After recounting events from Israel's history, Moses turns to the lessons he would like the new generation of Israelites to learn. We see the transition in Deuteronomy 4:1: "And now, O Israel,,,,,"
Daniel Block outlines Deuteronomy 4:1-40 this way:
- 4:1-8 The Grace of Torah
- 4:9-31 The Grace of Covenant
- 4:32-40 The Grace of Salvation
In verses 1-8, Moses asserts that the teaching he is giving them is authoritative and comes from God. As a result, they don't have the option of picking and choosing which things to follow. The admonition about not adding to or subtracting from it (v 2) is a standard statement in ancient covenant documents. (We see a parallel statement at the end of the Bible in Rev 22:18-19.)
Moses states that heeding this teaching will lead to abundant life in the Promised Land (v 1). Those who had ignored it at Baal Peor were no longer alive (vv 3-4). This teaching was also a key part of their mission to the nations. People observing their way of life would be drawn to God and his wisdom (vv 6-8).
One striking piece of evidence illustrating Moses' words in vv 6-8 comes from "Prayer to Every God," a document found at Nineveh. Here a man believes he must have offended the gods because bad things are happening to him. But he doesn't know which god he has offended, what he has done, or what he should do to appease whichever god he has offended. We see the writer's frustration at the silence of the gods.
This document helps illustrate the grace of Torah. Far from being a burden, God's revelation is a great gift, pointing the way to peace and abundant life. In general, the more detail in the revelation, the more grace.
In verses 9-14 Moses addressed the "grace of covenant past" At Mt Sinai the Israelites had enjoyed the great privilege of having God appear and speak to them. God revealed there the "ten words" that summarize his covenant with them. From that encounter Israel was to learn the lasting lesson of fearing God---not being frightened of him, but approaching him with reverent awe.
Verses 15-24 deal with the "grace of covenant present." The first principle of the Decalogue is exclusive loyalty to God, and Moses placed special emphasis on that one. Since God had created people in his image to have dominion over creation, it would make no sense for the Israelites to worship parts of the creation rather than the Creator. In particular, Israel should not transfer their loyalty to members of God's "heavenly host" that he had set up over the other nations of the world (v 19). Wanting the best for Israel, God passionately guarded the integrity of his marriage relationship with them (v 24).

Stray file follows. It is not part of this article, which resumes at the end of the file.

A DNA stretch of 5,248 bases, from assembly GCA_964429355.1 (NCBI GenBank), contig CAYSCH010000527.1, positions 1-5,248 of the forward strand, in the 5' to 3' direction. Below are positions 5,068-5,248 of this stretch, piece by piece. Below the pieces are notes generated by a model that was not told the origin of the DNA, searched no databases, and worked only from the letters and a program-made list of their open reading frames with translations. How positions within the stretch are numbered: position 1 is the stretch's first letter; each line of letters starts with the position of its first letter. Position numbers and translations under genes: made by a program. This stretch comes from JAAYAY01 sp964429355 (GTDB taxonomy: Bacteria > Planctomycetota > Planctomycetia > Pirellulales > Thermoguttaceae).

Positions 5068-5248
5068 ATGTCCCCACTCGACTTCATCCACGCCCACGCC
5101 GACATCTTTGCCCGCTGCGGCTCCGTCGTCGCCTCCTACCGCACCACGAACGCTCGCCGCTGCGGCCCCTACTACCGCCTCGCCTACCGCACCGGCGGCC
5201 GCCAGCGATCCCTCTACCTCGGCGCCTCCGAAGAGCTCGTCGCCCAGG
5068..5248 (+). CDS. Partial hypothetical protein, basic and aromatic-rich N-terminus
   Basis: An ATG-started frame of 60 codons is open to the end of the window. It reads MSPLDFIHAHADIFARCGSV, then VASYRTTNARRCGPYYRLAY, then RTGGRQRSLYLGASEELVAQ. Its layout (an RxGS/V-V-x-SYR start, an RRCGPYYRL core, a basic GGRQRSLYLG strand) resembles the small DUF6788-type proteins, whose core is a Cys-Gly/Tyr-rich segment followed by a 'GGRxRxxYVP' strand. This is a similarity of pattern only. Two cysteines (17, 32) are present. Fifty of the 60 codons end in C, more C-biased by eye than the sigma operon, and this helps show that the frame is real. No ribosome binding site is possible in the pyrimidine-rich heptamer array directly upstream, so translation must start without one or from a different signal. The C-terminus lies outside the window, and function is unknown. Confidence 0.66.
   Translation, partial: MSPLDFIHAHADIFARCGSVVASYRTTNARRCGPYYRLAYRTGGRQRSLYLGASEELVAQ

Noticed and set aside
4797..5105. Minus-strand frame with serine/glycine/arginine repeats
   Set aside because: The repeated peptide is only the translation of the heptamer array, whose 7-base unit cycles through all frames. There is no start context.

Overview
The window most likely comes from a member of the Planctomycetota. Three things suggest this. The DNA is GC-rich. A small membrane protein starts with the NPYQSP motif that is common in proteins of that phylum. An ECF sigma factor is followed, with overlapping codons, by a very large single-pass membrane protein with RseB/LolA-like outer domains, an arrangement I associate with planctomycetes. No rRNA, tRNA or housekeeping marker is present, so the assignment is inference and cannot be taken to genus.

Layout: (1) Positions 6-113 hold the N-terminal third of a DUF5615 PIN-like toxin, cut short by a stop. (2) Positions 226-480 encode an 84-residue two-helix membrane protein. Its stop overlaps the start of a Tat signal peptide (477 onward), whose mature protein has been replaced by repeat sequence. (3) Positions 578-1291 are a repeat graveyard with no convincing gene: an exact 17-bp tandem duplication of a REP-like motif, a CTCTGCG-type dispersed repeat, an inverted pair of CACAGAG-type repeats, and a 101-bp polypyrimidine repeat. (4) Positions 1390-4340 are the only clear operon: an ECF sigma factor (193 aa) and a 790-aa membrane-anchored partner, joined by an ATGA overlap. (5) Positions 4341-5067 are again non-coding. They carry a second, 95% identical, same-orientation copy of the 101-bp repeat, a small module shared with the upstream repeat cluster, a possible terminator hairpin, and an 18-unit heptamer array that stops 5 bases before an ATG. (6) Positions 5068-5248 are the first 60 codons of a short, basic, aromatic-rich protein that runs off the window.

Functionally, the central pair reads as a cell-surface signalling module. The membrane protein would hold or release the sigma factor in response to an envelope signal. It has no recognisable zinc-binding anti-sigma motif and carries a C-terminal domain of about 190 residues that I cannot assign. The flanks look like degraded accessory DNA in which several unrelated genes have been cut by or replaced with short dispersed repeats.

In verses 25-31 Moses spoke as a prophet, setting the stage for the prophets who would come later. He foresaw that at some point in the future, the Israelites would break that first principle of the covenant and do "what is evil" (literally "the evil") by turning to other gods. Then they lose the land and go into exile. This development would not mean that the covenant was off, but rather that it was "on". The punishment of exile was the culmination of the covenant curses (Dt 28).
Judgment, however, would not be the last word, and this was also part of the covenant (vv 29-31). When the Israelites in exile turned to God in repentance, God would let himself be found by them. This is also because of "the covenant with your fathers." Here "the fathers" includes both the earlier patriarchs Abraham, Isaac, and Jacob and the Exodus generation, the parents of Moses' audience. (Lev 26:45 and Jer 34:13 are two examples where the phrase is used for the latter group). In Deuteronomy Moses does not make a sharp distinction between the Abrahamic and Mosaic covenants. Daniel Block observes that "in Deuteronomy the covenant with the fathers is one." He also explains that the Mosaic covenant was "the means by which the promise made withjn the Abrahamic covenant was fulfilled."
Moses' address comes to a stirring conclusion in verses 32-40. In verses 32-34 an 36-38, he gave a history lesson, pointing out the unprecedented events that they had witnessed as they experienced God's salvation. These events lead to an important theological conclusion on the uniqueness of the God of Israel (vv 35,39). The bottom line: Israel should remain loyal and obedient to God to prosper in the Promised Land.
In a sermon on Deuteronomy 4 at Church of the Messiah on March 4, 2023, Kyle Kettering pointed out that the word "love" appears in the book of Deuteronomy more than in any other book of the Bible except Psalms. God's love shines through as a main theme of Deuteronomy.
We also read in Scripture that God hates evil and calls upon us to do the same (Ps 97:10; 26:5; 31:6; 5:5-7; 11:5; Amos 5:15; Prov 8:13). But how can we hate evil without hating those who do it? Kyle concluded that the best place to start is to hate the evil that we see in ourselves.